Poor government management caused
state to seek more taxes
My pleasure to see that opponents of the above proposal have been given
space in the letters pages of the local papers arises partly in that
others may be influenced and partly to know that others have the same
The greatest fallacy in most of the "YES" (for the tax increase)
position is the same as the opposition to the elimination of the car tax.
In neither case was it really an "either ? or proposition, the people
did not want the car tax. No rational person thought that taxes as a whole
would be greatly decreased. But the General Assembly and big government
advocates ? ' failed to substitute other revenue sources or trim spending.
The same failure or refusal to act is again being applied in what I view
as a disingenuous way to the discussion of the present issue.
If the Road Tax/Sales Tax referendum fails on November 5th the world will
not end nor will traffic come to a halt. The General Assembly will convene
as scheduled in January 2003. At that time the Members can use their
plenary power and resources to come up with a solution to the
transportation needs of the Commonwealth in conjunction with and in
relation to all of the other needs of government. This can include budget
cuts and/or tax increases. That is the job for which they volunteered, for
which they accept the compensation offered for their time and effort. The
result is called a biennial budget.
The YES pro tax position has many negative aspects:
1. This is a step through the back door toward regional government (and
this one un-elected) which the people have rejected.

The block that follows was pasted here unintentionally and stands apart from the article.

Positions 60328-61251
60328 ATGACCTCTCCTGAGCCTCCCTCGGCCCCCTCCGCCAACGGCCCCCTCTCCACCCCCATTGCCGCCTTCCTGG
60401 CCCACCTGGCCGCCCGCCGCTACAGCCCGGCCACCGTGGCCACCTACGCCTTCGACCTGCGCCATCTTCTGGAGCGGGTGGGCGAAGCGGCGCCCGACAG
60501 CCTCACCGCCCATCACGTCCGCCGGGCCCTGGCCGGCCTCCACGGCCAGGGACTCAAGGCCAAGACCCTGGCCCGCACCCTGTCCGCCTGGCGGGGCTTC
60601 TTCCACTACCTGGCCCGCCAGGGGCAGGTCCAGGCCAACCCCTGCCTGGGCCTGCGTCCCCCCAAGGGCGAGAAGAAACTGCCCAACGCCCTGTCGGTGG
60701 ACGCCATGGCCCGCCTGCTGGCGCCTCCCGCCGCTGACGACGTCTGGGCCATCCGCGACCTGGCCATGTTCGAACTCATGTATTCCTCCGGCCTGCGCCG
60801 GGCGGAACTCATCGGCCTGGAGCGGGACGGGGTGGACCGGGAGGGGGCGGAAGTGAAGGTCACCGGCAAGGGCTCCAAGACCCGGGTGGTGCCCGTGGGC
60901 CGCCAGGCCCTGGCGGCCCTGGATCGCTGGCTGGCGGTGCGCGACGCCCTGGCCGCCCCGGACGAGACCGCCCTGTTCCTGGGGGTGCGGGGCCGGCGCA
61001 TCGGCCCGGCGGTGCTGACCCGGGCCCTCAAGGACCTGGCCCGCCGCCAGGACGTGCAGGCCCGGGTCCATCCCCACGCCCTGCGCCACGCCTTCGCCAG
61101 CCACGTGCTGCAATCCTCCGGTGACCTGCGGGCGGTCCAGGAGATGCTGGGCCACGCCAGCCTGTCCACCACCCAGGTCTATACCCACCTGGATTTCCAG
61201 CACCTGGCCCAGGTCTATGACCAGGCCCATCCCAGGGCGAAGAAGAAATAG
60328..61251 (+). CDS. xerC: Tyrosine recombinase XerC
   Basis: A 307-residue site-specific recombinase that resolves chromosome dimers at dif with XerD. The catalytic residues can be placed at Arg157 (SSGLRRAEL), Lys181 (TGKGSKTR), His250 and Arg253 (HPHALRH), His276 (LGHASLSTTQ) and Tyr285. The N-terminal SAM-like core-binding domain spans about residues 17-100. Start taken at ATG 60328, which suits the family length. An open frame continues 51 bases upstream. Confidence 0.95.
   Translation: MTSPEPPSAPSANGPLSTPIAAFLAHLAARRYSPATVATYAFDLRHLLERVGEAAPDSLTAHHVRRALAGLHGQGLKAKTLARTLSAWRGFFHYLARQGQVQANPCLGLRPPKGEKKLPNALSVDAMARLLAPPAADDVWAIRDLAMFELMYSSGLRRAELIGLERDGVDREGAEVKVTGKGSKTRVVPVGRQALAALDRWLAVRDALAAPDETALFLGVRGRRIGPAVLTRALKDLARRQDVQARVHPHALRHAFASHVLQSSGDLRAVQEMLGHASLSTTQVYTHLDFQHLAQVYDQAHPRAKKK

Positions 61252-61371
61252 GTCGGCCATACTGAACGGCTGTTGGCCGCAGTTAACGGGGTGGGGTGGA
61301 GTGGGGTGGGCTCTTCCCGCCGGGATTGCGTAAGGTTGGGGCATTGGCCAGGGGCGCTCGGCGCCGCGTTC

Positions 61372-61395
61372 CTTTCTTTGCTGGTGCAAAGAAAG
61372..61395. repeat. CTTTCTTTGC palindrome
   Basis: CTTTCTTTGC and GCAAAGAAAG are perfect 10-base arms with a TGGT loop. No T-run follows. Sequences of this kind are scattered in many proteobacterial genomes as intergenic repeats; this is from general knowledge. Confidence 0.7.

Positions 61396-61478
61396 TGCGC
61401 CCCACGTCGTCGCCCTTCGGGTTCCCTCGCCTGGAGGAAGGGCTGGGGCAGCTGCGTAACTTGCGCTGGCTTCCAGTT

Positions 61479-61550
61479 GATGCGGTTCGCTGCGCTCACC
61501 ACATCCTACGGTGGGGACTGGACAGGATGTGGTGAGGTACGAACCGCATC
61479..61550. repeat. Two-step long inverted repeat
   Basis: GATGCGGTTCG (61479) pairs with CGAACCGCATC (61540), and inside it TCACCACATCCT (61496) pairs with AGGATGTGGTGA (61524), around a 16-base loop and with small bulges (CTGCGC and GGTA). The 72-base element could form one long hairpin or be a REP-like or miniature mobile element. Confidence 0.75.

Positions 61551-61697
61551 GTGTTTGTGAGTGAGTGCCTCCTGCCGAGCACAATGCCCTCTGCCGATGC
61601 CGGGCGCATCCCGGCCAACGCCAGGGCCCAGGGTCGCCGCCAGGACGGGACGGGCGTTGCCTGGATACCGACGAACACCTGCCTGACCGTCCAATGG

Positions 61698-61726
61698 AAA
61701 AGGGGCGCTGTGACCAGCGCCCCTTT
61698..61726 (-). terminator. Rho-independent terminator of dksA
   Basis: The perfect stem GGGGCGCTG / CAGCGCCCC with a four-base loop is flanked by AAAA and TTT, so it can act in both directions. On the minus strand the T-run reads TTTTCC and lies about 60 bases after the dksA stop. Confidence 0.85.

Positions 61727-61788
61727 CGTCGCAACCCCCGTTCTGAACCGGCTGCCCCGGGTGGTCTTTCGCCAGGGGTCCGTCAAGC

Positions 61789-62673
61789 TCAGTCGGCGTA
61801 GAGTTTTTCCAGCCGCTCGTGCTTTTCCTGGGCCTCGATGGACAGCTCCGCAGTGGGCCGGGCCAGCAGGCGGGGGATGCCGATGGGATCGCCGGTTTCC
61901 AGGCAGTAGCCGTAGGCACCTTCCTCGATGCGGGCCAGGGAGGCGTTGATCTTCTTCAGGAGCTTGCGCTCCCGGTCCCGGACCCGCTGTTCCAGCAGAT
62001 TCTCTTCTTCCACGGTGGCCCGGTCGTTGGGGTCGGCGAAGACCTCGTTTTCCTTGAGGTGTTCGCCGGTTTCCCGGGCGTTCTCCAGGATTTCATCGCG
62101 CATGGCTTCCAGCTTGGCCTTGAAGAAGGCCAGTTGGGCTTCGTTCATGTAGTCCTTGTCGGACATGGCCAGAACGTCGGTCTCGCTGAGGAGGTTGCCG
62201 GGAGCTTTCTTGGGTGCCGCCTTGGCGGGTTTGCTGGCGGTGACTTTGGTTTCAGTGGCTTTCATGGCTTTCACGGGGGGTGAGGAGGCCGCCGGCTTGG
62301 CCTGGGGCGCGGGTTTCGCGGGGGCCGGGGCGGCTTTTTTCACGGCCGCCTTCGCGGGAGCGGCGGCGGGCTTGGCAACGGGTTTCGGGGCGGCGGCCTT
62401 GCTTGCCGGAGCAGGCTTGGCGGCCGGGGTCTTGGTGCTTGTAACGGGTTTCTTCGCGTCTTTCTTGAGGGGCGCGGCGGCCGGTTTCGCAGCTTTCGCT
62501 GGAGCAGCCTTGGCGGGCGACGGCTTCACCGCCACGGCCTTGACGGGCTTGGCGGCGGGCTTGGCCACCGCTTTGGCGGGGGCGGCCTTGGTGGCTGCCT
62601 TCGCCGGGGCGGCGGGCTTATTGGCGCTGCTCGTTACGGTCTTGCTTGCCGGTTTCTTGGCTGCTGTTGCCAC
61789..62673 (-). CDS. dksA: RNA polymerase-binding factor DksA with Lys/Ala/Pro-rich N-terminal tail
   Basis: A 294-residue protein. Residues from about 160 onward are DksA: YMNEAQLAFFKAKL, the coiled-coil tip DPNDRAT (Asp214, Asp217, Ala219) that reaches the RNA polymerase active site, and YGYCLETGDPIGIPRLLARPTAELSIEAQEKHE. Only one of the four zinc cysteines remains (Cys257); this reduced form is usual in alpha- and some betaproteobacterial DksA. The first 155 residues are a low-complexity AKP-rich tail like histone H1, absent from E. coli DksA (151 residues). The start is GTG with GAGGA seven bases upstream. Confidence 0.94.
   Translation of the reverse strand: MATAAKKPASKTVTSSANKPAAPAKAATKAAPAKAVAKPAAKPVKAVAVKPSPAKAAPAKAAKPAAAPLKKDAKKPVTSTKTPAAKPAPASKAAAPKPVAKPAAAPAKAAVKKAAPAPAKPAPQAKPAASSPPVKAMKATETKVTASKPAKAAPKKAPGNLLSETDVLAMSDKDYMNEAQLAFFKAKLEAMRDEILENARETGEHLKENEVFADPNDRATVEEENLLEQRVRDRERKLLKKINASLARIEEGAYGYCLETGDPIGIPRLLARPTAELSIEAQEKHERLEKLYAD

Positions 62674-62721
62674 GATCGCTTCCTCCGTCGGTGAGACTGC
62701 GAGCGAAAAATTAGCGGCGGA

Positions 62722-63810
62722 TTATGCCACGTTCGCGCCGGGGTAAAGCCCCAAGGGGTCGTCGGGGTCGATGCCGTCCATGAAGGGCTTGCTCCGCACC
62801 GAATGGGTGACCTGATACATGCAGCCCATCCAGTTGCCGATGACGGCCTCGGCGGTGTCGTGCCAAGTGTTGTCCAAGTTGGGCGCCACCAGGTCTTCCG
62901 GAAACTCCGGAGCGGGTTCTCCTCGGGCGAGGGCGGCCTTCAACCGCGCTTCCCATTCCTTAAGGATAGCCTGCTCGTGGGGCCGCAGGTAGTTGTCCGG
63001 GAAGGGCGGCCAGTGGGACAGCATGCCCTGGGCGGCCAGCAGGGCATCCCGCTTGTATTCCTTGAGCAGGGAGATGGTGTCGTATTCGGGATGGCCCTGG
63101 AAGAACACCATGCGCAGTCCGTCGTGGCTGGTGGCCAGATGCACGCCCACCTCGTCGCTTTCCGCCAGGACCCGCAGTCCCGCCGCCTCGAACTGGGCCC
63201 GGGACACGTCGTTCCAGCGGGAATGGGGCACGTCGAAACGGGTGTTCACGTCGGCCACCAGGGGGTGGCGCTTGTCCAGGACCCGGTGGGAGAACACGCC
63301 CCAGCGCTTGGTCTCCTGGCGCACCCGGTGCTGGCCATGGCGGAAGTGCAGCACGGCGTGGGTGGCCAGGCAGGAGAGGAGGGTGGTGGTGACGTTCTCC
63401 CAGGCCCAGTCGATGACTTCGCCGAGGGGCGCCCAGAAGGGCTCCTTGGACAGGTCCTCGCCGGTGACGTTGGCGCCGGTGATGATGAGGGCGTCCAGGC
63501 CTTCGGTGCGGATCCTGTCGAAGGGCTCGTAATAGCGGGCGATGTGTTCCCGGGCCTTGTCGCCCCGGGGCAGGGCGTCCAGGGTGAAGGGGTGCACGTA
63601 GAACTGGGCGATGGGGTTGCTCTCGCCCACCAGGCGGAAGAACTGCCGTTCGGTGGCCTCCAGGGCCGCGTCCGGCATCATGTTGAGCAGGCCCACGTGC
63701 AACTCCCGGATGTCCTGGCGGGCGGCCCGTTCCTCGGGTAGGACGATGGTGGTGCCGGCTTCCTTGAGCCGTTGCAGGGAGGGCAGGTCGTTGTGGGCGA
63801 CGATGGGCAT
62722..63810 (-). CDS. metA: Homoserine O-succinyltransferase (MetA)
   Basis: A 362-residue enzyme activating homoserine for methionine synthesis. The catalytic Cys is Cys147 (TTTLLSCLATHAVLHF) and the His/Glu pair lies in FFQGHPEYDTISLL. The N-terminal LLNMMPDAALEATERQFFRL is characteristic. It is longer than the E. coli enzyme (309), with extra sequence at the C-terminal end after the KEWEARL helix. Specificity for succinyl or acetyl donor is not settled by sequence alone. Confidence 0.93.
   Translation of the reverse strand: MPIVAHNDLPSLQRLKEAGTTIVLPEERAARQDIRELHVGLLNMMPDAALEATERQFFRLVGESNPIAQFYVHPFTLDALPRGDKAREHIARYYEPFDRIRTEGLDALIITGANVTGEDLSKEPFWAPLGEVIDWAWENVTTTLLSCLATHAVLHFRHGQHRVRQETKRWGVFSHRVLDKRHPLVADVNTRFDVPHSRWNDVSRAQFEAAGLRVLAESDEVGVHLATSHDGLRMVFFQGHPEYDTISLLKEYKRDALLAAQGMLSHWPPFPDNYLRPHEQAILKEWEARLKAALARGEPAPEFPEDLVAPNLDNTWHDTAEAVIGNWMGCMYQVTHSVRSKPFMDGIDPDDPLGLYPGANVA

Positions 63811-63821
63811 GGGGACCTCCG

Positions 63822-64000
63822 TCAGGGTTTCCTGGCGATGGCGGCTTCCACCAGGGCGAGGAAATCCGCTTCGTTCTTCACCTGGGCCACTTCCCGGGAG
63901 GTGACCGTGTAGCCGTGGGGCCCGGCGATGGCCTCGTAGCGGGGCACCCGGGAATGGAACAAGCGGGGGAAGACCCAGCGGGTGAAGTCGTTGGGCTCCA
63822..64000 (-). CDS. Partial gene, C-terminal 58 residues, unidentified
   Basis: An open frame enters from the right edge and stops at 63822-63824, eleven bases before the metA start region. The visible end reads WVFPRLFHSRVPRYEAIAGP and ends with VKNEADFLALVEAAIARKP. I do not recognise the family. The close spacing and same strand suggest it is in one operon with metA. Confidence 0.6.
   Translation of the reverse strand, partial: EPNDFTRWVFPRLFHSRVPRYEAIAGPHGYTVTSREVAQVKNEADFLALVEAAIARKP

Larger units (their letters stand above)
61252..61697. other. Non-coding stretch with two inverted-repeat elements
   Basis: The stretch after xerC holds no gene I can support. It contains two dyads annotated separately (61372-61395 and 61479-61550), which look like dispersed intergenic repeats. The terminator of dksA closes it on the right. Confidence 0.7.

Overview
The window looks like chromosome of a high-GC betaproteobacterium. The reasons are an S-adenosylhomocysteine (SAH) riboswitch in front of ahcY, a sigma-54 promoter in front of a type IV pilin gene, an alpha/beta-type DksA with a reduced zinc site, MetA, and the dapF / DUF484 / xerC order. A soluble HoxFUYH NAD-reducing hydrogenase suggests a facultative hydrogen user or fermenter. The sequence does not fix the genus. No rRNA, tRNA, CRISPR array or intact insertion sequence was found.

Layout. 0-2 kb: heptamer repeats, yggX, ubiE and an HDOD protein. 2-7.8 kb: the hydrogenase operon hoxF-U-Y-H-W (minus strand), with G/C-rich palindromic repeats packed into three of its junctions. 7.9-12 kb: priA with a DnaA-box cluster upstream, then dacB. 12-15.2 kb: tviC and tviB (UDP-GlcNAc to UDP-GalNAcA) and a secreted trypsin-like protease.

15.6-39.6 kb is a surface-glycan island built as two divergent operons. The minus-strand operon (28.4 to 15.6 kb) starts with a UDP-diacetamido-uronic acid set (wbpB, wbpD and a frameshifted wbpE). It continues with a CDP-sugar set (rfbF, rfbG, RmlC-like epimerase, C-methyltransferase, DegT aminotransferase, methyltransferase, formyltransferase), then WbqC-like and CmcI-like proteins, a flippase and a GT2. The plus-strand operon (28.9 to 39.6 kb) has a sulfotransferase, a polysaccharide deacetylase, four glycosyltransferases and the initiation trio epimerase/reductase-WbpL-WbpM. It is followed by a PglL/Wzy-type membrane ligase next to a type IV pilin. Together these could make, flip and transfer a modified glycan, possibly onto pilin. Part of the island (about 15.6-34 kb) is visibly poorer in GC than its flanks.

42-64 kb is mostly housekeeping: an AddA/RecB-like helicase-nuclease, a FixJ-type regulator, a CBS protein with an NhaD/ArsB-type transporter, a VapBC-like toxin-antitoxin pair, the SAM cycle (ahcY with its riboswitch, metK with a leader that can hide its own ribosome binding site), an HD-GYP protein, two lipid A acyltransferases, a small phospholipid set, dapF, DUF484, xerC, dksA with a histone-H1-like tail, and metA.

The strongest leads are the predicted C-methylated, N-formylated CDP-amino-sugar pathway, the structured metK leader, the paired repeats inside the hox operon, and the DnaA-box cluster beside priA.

2. This represents the start of de facto repeal of the "Dillon
Rule"' even though the General Assembly may not now think so.
3. This will give the General Assembly and the Governor what I call a
moral or psychological pass to immediately propose additional taxes or tax
increases. They will say, in effect, that if the need is great then the
people are for it. And as representatives of the people they are certain
they know what the people want. They will respond to those who object that
parts of the Commonwealth has just had a 22% sales tax increase by saying
that " the people voted for it but there are other pressing needs'.
The result for us will be a 6% sales tax by July 1, 2004 at the latest.
4. We do not need to be Balkanized into the sub-states of Northern
Virginia, Tidewater Virginia, Central Virginia, Southside Virginia and
Southwest Virginia. Differential taxation will lead to more intrastate
inefficient asset deployment, tax driven business development and urban
5. No tax is ever "temporary". After the moaning and bleating
and fear mongering which repeal or limitation of the car tax engender who
can have any shadow of a doubt that the one percent would stay forever?
There is more but this should be enough to support a "NO" vote
on November 5'.
James N. Garrett Jr. - Portsmouth